Matt Gaetz makes rare break with Trump: 'Climate change is real'
© Greg Nash

Rep. Matt GaetzMatthew (Matt) GaetzGOP Mueller critic says Flynn contacted him during special counsel probe: report 2020 Dem Seth Moulton calls for expanding cannabis access for veterans Hillicon Valley: Trump takes flak for not joining anti-extremism pact | Phone carriers largely end sharing of location data | Huawei pushes back on ban | Florida lawmakers demand to learn counties hacked by Russians | Feds bust 0M cybercrime group MORE (R-Fla.) on Tuesday made a rare break with President TrumpDonald John TrumpFeinstein, Iranian foreign minister had dinner amid tensions: report The Hill's Morning Report - Trump says no legislation until Dems end probes Harris readies a Phase 2 as she seeks to rejuvenate campaign MORE on the subject of climate change.

Gaetz is a vocal supporter of Trump, but he posted in contrast to the president after Trump tweeted in support of a "Fox & Friends" segment that called climate change “fake news” and “fake science.”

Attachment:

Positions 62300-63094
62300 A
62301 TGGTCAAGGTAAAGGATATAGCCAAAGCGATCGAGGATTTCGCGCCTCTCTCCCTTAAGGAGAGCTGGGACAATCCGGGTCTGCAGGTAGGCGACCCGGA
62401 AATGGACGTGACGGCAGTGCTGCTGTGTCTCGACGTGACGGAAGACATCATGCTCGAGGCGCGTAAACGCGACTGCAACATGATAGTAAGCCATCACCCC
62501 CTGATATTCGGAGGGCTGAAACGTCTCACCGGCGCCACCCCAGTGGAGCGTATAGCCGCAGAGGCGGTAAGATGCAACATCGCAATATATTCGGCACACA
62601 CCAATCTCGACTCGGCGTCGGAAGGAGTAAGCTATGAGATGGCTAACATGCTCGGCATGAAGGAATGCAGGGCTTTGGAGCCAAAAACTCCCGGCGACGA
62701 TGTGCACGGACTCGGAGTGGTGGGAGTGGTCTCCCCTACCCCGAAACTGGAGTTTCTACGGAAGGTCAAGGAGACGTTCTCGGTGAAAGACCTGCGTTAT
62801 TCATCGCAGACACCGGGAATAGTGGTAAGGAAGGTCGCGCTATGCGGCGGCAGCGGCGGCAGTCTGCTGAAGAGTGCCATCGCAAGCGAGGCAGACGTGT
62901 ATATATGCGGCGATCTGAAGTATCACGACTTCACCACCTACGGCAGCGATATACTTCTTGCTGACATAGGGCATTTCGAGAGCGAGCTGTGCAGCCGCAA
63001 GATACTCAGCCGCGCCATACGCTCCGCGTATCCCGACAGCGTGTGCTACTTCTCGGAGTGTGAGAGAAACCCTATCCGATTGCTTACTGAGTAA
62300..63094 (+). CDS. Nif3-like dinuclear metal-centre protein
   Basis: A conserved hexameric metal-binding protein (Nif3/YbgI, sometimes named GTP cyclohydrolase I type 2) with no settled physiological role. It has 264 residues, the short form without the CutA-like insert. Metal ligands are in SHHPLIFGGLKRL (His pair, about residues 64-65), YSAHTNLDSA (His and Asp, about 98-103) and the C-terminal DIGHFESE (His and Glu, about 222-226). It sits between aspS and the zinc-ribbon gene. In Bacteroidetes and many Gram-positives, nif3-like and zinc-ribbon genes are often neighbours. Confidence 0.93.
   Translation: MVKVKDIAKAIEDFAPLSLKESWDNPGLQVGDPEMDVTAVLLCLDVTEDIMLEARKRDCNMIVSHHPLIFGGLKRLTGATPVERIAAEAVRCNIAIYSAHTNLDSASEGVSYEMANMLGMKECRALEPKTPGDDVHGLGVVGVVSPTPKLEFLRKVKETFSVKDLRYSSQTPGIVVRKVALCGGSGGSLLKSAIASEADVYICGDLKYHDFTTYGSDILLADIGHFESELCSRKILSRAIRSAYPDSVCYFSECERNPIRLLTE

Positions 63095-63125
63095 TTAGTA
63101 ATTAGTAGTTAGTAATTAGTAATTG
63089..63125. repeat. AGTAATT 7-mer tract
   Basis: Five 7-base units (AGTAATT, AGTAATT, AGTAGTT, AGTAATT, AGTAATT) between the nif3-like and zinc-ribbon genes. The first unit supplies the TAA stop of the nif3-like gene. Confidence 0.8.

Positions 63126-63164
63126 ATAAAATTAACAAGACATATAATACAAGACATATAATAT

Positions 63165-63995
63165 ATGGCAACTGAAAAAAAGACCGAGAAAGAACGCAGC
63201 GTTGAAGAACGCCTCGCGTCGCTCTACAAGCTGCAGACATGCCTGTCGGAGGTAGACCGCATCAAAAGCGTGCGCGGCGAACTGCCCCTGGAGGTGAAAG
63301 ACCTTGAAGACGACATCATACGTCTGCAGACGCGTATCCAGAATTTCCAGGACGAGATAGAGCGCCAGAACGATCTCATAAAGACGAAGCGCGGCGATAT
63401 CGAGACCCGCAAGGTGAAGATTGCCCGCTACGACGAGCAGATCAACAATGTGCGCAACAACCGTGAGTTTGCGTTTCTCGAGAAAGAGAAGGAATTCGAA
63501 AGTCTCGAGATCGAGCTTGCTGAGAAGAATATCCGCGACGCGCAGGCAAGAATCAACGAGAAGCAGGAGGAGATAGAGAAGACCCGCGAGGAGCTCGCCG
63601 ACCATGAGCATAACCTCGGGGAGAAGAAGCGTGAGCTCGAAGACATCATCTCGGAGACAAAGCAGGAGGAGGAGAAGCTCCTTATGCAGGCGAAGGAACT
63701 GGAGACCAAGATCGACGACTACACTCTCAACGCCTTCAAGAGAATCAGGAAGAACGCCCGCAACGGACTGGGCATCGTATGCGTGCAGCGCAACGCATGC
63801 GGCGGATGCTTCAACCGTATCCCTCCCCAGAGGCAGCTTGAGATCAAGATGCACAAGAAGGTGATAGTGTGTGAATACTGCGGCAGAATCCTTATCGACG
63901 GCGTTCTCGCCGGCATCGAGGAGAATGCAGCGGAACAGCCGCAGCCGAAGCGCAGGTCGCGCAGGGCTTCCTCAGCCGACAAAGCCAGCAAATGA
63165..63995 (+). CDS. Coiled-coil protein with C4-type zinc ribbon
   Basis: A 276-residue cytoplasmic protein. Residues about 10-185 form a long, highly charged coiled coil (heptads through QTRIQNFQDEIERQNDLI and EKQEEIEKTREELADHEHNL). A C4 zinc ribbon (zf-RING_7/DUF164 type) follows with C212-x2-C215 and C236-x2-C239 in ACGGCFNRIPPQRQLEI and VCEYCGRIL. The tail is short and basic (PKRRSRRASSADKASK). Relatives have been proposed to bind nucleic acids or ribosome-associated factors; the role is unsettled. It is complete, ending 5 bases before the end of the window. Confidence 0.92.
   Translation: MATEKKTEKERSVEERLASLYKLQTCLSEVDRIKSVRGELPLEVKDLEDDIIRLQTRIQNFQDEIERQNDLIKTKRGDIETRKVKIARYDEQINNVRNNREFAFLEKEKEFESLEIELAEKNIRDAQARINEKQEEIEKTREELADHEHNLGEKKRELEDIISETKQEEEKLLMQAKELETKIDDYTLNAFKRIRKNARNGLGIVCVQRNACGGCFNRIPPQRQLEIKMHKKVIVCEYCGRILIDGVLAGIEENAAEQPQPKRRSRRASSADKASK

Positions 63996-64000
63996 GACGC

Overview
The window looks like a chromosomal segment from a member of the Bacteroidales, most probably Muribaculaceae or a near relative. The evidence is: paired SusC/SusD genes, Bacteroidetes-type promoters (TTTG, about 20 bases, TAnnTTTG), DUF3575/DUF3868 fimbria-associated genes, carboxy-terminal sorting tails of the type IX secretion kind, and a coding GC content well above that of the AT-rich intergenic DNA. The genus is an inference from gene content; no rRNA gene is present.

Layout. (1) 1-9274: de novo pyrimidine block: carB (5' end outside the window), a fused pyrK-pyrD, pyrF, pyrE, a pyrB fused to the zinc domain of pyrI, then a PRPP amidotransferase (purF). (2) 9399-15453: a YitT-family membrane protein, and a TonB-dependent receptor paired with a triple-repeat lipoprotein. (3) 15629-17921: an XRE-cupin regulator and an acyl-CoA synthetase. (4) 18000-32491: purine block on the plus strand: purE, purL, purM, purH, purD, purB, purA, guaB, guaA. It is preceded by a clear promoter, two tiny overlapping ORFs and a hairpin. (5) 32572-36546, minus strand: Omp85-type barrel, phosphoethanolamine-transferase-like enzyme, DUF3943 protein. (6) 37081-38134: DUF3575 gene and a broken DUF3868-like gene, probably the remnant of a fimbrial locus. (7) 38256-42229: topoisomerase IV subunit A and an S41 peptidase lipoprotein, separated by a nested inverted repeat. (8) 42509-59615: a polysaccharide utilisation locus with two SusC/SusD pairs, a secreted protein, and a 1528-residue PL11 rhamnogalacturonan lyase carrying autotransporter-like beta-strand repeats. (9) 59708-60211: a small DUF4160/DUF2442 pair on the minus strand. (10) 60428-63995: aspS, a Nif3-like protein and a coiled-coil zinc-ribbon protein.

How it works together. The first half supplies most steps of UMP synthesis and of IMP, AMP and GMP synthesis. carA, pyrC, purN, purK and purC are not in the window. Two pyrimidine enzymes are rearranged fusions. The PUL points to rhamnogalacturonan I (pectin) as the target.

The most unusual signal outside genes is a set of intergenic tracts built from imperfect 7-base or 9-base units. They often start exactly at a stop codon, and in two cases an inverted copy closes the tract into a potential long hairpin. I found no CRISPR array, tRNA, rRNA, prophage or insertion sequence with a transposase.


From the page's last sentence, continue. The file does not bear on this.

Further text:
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“Climate change is real,” Gaetz wrote on Twitter less than two hours after Trump’s post, adding that “humans contribute.”

His post appears to be a direct response to Trump, who has frequently questioned the science behind climate change and the impact humans have on it.

Trump has previously suggested climate change is a hoax invented by the Chinese and has pointed to winter storms and weather patterns to push back on the idea of global warming.

Gaetz represents a district in Florida that encompasses the northern portion of the state’s western coastline and is a member of the Climate Solutions Caucus in Congress.

Gaetz was also a co-chairman on new Florida Gov. Ron DeSantisRonald Dion DeSantisDHS official: Florida one of the 'best' states on election security, despite 2016 Russian hack Florida teacher arrested for loaded gun in backpack told reporter: 'Ask DeSantis' Trump officials not sending migrants to Florida after backlash MORE’s (R) transition team.

DeSantis has made environmental issues in the state a key cause early in his tenure, dedicating increased funding to restoration for the Everglades National Park and establishing a task force to combat algae blooms in the state.

Scientists have found that climate change is a contributing factor for the emergence of larger groups of algae blooms near Florida due to warming waters.